Ford Edge Concept parks itself in tight spots, avoids obstacles when you can’t

A car that can park itself even if you’re not in it. A car that can swerve around an obstacle even if you don’t notice it. Autonomous driving is getting closer all the time.

The Edge Concept SUV, unveiled by Ford late Tuesday ahead of the opening of the LA Auto Show, brings both of these advanced safety features to a mid-priced model aimed at urban professionals rather than rich people.

“We know they (members of the target audience) really want smart technology in their cars,” said Christina Aquino, Product Manager for the Edge. “It has to be something that adds value and makes their life easier.”

The interior of the Edge Concept SUV includes a rear-passenger setup where tablets mounted behind the front seats are controlled by another tablet in the rear-center armrest.

The Fully Assisted Parking Aid in the Edge Concept improves upon the Active Parking Assist that Ford debuted in 2009. Active Parking Assist requires that the driver control the brake and accelerator. Fully Assisted Parking Aid doesn’t even need you to be in the car. It uses ultrasonic sensors to park itself perpendicularly even in tight spaces, and you can get out of the car and control it remotely while it squeezes in.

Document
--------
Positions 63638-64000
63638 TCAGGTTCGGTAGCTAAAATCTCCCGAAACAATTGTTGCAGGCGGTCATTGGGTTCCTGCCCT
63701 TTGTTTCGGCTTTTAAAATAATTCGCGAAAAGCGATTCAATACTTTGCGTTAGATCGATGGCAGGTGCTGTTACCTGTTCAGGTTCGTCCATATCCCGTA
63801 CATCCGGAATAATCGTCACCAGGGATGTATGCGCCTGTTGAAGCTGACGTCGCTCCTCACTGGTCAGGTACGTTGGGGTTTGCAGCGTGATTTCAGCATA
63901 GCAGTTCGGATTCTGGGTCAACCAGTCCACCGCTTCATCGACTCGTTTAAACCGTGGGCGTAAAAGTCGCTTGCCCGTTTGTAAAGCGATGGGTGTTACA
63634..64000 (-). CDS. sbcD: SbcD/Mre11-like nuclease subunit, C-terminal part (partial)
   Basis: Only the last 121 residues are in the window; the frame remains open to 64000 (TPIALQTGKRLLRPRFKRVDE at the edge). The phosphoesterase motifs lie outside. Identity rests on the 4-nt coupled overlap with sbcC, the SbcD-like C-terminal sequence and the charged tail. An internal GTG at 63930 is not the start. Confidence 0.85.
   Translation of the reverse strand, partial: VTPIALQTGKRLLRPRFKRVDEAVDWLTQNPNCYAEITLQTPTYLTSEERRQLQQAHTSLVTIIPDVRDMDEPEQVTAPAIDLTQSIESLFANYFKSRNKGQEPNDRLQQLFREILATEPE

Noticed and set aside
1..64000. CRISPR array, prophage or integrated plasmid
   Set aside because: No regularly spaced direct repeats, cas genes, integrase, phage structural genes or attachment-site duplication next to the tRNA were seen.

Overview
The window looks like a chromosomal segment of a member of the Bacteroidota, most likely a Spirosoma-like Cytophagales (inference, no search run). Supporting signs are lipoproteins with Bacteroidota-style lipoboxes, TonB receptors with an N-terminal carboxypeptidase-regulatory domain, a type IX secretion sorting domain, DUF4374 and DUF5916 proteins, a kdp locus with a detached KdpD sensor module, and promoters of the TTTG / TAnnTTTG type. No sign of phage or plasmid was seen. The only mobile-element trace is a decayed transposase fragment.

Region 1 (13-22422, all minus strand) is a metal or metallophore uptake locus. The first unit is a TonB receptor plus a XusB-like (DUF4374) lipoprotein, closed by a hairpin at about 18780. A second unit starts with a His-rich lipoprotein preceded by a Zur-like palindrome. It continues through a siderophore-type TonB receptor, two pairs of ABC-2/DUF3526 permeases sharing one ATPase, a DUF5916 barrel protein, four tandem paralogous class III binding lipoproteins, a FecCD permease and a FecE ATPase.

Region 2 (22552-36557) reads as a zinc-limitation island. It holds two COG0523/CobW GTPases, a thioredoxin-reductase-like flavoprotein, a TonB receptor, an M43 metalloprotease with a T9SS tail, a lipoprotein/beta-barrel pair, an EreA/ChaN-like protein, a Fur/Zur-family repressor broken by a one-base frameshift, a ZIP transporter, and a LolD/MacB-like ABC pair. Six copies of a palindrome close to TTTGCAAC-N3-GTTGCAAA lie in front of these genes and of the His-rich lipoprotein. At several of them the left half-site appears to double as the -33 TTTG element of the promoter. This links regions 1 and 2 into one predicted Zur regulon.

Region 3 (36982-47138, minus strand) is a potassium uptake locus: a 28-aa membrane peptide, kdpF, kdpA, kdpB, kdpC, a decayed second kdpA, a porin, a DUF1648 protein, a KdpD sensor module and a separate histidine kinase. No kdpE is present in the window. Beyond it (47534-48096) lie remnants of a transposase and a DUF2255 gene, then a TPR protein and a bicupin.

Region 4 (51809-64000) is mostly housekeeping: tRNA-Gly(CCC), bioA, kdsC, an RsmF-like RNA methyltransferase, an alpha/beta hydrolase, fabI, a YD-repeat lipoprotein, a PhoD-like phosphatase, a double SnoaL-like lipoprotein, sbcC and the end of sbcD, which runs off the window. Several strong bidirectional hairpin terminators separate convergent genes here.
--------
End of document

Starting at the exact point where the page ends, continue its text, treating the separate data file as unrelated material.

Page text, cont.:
Obstacle Avoidance uses the same ultrasonic sensors—plus three radars and a camera—to scan the road 600 feet ahead. If it detects an object, it will warn the driver. If the driver doesn’t react in time, the car will take evasive action on its own. Ford showed a video of an intrepid test engineer sitting in the driver’s seat doing nothing, while his test car swerved around an obstacle on a test track.

Big plans for SUVs

Car tech is as much about media as it is about safety, of course. The concept car previewed earlier Tuesday showed the now-expected large display in the front center console, but it also demonstrated a rear-passenger setup where tablets embedded in the rear of the front headrests are controlled by a tablet in the rear-center armrest.

While this is a concept car, Ford showed videos of both of the safety features being tested by intrepid engineers in Europe, so it’s highly likely you'll see a self-parking, self-swerving, shipping model sometime in the near future. Whether you’ll be ready to let the car take charge is up to you.

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